The ZeuS botillustrates a troubling fact about IT security—despite the $13.5 billion spent on security software worldwide last year, companies are losing the battle.
The number of attacks classified as “highly skilled” is rising rapidly, and the data under attack now include formulas, product plans, personally identifiable Facebook details, and even blackmail material, for example the potentially embarrassing search terms executives enter into their browsers.
Botnets have been part of the lexicon for a couple of years now, but recent media attention and actions by companies like Microsoft to shut down large botnets such as Waledacunderscore the fact that organizations have done little to limit either the proliferation or damage caused by these invaders.
One of the reasons for this is the way companies approach IT-related risk.
In a recent survey by ISACA, a global non-profit association of 86,000 IT professionals, the most common reason for practicing IT risk management was regulatory compliance (28 percent), versus more strategic drivers such as improving the balance of risk taking with risk avoidance to improve return (8 percent).
Computer security is an excellent illustration of compliance-driven risk management.
Botnets generally operate using a single application or family of applications that is placed on the computers of unsuspecting users through e-mail payloads or invisible downloads from infected web sites.
Unfortunately, botnet malware such as ZeuS changes constantly, so it is often invisible to tools including intrusion detection systems and anti-virus solutions.
So does the existence of botnets mean that your company should completely give up on anti-virus and anti-spam software, and unplug your firewall?
Not at all.
These traditional tools are still important because they offer protection against the constant barrage of low-level, opportunistic threats that are part of the Internet landscape.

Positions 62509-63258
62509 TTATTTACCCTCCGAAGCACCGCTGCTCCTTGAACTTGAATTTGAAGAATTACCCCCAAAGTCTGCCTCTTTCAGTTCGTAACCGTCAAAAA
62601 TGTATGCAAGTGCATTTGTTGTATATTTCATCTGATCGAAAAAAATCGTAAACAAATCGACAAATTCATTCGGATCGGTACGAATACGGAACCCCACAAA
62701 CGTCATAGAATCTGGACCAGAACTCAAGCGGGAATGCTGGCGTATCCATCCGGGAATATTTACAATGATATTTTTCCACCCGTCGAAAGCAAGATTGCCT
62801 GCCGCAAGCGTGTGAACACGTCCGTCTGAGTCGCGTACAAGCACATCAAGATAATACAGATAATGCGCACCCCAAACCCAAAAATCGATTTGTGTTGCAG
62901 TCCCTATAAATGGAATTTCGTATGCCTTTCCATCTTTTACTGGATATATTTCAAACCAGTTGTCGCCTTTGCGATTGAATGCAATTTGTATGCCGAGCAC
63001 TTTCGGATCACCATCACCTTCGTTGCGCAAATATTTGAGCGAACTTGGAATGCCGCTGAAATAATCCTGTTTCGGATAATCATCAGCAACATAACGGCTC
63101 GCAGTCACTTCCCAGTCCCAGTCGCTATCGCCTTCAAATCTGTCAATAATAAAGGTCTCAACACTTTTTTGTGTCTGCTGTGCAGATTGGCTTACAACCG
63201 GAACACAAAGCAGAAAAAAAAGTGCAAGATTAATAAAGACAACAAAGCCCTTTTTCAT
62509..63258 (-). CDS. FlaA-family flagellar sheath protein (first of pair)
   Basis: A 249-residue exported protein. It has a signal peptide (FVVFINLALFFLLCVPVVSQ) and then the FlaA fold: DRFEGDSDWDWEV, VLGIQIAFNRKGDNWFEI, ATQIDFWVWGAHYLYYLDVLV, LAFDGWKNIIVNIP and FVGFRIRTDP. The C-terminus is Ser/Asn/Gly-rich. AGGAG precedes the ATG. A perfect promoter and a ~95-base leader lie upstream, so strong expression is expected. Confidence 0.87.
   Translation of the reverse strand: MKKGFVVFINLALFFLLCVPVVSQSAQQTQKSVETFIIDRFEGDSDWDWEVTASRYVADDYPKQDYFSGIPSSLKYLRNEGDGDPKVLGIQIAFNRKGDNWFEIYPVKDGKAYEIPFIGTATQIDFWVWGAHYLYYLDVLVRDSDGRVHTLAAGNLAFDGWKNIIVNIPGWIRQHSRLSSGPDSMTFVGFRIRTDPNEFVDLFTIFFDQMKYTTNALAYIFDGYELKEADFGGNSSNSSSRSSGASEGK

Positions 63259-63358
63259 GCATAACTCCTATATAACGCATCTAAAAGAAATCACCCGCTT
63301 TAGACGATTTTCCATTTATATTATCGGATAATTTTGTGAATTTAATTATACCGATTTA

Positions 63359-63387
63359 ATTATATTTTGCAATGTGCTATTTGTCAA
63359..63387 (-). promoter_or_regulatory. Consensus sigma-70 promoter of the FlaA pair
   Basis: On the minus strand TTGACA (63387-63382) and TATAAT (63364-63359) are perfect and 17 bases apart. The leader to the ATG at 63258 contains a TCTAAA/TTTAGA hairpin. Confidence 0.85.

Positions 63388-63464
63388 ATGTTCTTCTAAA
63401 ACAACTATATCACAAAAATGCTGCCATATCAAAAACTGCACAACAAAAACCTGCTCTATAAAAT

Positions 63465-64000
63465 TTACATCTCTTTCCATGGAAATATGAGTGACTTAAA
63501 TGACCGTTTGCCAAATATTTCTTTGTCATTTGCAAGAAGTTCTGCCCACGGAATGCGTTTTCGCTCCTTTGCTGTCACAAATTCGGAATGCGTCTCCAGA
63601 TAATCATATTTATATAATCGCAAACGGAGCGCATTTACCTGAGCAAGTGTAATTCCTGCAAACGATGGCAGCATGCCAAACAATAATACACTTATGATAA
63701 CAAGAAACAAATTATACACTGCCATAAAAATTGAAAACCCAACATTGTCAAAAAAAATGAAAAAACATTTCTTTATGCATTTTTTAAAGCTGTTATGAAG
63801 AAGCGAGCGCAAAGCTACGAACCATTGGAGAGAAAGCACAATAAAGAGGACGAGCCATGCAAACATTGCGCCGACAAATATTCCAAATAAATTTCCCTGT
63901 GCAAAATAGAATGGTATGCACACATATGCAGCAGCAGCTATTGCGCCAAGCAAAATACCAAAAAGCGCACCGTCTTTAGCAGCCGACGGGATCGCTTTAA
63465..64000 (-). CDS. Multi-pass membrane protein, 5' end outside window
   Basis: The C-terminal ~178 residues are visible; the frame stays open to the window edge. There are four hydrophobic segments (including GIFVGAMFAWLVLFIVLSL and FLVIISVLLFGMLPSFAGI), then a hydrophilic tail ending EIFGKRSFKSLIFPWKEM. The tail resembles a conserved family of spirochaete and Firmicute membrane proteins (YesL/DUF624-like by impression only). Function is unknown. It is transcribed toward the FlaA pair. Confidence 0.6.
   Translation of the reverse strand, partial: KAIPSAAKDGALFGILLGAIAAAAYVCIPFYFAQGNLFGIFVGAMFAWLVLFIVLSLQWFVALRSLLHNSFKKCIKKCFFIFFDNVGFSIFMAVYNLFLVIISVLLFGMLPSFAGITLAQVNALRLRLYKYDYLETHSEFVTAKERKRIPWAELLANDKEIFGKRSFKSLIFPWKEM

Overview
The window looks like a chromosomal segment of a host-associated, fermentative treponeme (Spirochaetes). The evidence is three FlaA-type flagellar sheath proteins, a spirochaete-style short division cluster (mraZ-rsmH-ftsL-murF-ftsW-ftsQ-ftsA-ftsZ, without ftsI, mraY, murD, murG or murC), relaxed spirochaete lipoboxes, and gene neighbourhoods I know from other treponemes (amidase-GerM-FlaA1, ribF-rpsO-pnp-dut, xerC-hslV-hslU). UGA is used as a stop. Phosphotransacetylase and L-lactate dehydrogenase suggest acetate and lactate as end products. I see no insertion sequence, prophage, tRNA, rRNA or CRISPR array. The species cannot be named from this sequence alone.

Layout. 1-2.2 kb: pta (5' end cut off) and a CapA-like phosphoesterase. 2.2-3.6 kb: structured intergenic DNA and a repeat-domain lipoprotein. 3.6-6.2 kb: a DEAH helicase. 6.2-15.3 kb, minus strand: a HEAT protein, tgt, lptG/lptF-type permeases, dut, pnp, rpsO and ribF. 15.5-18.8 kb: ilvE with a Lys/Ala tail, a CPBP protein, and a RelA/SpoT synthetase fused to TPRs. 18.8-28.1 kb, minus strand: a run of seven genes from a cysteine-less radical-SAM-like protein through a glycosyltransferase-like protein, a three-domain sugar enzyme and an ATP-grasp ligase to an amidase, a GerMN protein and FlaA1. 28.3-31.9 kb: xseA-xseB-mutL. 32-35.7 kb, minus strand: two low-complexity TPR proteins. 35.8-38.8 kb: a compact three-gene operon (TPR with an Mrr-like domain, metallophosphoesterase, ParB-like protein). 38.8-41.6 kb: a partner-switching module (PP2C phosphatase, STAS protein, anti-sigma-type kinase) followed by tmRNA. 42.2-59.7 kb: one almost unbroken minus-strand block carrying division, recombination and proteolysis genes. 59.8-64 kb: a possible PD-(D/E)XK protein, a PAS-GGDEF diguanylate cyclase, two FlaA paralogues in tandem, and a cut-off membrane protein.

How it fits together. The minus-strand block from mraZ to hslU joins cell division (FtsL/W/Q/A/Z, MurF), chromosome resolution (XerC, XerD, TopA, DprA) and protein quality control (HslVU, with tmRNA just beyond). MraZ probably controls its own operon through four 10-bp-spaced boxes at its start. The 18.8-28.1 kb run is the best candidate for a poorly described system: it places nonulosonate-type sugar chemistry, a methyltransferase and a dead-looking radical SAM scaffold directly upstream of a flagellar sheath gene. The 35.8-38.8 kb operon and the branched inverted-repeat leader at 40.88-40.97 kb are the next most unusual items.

To provide the best protection for your organization, your IT team members need to change the way they think about network security monitoring.
Here are a few best practices for managing risk in a world of 24/7 security compromises:
Think outside the compliance box. Many organizations use frameworks such as ISACA’s COBIT to define and manage their security controls. Although ISACA recommends continuous monitoring, security and audit, staff typically review these controls frameworks only quarterly or annually in order to put a checkmark beside compliance. Ideally, they should switch to a governance process that lets them perform continuous monitoring of controls, especially those shown to have a high impact on the success of the security program.
Know your network. It seems simple to say, but your IT department members can’t know when unusual traffic crosses the network if they don’t understand the true content and context of network communications. Their job is to recognize botnet traffic and other advanced threats before damage occurs. The middle of an attack is the worst time to start network monitoring, since illicit traffic is already in the mix. To solve this problem, organizations should use real-time network forensics technologies, which will provide situational awareness and continuous monitoring.
Increase training levels. Many of those working in security operations come from a network or system administrator background. Although this provides a good technical underpinning, successful organizations are shifting network security training to focus on areas such as cyber threat analysis and network intelligence. Advanced tools such as real-time network forensics require familiarity with new methodologies for network analysis and controls verification based upon threat intelligence workflow.
Known botnets like ZeuS are the tip of the iceberg—they represent only one small aspect of the advanced threat landscape.
Modern advanced threats funded by organized criminals and nation-sponsored groups will leave traditional security approaches increasingly less capable of keeping up.
Financial systems, intellectual property, and personal information can be put at risk by a single significant security breach.
This risk makes situational awareness critical as organizations seek to protect themselves, their customers and their partners from the threats of the modern Internet.
Eddie Schwartz is a member of global information systems association ISACA, and the chief security officer of NetWitness. Schwartz has served on the review committees for ISACA publications, such as the Guide to Information Security Governance, and speaks regularly at ISACA conferences and other international industry events.